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Now then, up until this point (mid July) I had been out climbing or walking every weekend since early April and when my progress was derailed by a three week hiatus I apparently became a pig to live and work with (my sincerest apologies are hereby extended to my nearest and dearest), so it was a great relief to everyone involved when once again Lucie and I found ourselves back home in Eryri.

Arriving as we did in the middle of the day we took in a brief tour of the Dinorwig quarry and whilst there I gave Lucie her first taste of the slate on Equinox, Seamstress and First Stop, one of the bolted routes at Bus Stop with a lower off attached a dangerously loose block, if you know what’s good for you etc. Though a little unsure of the climbing style, Lucie was very impressed with Dinorwig’s sombre and other worldly environs. Indeed, I foresee another visit before too long.
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The next day dawned beautifully bright and dry so it was back to Tryfan for my forth ascent of First Pinnacle Rib and Lucie’s first multi pitch leads. The girl did good and as a result we monstered the climb in less than three hours which left plenty of scope for more. With that in mind we descended the South Ridge and contoured around Y Gribin to have a play on Sub Cneifion Rib which was even better than I remembered it to be with lovely delicate pitches bookending a scrappy middle section. We left the mountains more than satisfied but I’m told that for the following 20 days I was a grumpy arse and a complete nightmare to live with. Can anyone see a pattern forming?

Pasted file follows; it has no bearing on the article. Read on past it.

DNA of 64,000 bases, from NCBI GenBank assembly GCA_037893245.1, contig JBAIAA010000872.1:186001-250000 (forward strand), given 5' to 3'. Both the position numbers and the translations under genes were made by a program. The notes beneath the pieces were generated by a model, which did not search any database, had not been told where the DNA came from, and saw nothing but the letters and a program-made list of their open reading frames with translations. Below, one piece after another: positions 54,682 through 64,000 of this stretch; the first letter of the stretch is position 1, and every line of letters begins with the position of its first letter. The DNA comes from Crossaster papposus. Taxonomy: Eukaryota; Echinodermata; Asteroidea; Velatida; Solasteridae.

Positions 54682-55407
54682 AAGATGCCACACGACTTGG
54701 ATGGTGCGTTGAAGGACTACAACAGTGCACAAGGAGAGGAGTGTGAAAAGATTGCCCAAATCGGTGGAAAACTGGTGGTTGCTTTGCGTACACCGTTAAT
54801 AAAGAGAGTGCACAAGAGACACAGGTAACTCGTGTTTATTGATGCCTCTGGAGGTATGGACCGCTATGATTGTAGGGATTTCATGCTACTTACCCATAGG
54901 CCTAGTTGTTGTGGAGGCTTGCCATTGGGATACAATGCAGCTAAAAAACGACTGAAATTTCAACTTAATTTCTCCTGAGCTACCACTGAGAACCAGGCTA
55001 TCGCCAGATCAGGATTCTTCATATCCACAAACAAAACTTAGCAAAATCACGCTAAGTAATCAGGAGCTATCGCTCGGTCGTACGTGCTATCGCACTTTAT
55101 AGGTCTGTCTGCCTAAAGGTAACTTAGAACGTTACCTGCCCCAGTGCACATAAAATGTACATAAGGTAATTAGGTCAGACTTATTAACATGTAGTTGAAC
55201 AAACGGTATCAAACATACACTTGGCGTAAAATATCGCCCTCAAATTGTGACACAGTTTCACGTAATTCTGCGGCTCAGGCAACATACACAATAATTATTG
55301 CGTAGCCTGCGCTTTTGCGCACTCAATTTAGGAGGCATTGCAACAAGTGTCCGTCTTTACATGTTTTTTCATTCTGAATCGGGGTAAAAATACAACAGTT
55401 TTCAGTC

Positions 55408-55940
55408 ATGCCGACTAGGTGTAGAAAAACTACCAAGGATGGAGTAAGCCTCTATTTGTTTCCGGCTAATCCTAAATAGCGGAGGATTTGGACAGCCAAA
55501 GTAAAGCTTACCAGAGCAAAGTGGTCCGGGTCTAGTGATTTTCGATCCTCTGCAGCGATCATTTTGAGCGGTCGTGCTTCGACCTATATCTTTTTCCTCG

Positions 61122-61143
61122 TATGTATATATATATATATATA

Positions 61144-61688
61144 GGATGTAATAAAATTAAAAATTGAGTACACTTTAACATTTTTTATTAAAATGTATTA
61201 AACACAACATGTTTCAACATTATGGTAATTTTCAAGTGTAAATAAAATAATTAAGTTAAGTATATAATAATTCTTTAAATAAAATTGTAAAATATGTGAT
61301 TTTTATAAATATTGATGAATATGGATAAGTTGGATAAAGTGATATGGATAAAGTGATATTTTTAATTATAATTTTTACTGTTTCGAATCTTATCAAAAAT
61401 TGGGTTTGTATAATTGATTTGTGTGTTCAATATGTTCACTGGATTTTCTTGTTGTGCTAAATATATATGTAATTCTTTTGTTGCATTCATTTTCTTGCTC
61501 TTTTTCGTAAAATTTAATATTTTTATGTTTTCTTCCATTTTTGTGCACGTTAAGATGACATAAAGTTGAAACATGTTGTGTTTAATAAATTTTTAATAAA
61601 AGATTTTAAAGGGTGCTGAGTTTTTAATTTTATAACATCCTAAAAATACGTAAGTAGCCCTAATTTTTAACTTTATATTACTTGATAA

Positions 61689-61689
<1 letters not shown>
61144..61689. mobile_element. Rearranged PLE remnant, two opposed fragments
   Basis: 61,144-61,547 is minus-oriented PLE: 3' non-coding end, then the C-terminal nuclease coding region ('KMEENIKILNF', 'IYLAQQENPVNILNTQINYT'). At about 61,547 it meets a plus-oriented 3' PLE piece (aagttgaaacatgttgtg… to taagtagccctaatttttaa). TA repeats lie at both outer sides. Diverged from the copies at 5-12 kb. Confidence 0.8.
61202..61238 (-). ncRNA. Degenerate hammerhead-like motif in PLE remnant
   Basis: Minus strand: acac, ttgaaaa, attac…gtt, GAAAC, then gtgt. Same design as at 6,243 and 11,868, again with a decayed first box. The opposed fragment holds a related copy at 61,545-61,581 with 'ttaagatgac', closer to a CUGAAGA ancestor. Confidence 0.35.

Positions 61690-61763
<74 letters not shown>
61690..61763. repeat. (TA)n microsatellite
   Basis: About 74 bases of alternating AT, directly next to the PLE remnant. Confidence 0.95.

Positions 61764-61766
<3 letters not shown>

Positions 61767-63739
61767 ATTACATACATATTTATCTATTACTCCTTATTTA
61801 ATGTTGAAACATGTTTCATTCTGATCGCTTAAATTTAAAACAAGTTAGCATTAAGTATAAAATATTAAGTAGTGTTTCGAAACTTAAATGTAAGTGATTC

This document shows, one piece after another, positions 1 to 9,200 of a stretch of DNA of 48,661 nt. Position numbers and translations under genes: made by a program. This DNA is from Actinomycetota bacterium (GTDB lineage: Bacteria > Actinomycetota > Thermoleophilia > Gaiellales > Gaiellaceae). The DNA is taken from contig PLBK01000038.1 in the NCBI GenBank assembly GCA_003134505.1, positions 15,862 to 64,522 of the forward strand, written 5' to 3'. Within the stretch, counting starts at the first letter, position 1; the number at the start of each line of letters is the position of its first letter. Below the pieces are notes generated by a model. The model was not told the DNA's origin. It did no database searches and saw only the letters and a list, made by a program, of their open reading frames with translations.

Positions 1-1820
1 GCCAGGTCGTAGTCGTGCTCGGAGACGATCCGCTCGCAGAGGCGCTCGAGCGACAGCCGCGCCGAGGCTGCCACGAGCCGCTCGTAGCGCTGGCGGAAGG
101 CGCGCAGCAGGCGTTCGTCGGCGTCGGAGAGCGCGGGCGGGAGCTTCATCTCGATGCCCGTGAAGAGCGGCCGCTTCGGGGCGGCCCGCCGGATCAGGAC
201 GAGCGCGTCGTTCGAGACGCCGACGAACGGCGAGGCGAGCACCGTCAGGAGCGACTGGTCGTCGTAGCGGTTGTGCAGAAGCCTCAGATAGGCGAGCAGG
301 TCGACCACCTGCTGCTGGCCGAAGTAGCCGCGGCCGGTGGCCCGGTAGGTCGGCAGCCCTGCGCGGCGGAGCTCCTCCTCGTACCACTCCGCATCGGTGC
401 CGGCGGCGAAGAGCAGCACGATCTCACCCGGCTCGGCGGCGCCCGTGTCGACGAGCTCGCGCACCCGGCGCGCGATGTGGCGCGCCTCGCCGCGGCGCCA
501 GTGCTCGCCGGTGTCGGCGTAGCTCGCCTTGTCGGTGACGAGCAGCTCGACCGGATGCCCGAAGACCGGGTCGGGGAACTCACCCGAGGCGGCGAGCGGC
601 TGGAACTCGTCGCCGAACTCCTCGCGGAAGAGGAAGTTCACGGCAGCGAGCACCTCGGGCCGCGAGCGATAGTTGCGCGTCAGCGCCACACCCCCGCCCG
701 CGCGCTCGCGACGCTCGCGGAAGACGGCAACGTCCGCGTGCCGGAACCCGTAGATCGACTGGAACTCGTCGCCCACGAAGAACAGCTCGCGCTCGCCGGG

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Anyway, I became the perfect partner after another blast in the mountains, this time with my ‘Team Desperate’ cohorts Andy and the Nobz. A great day on Sentries Ridge was augmented by some more rain dodging on Craig Caseg Fraith Isaf where polished severes were the order of the day. That evening we were joined by the bouncing Czech who I had missed terribly and possibly more so than the mountains whilst in exile so it was great to be with my two true loves again, a happy man was I. With a half day to play with we dragged Andy to Cwm Idwal as Lucie had developed a preoccupation with the eponymous slabs and knowing her as I do there was no danger of me getting any peace until she had got to grips with their polished holds. As per usual the more popular courses were busy so we chose Faith which gave a pleasant outing and an abject lesson in why I insist that Lucie faces in to the rock when descending steep ground. A lesson she hasn’t quite taken on board resulting in a lower off from some in situ tat.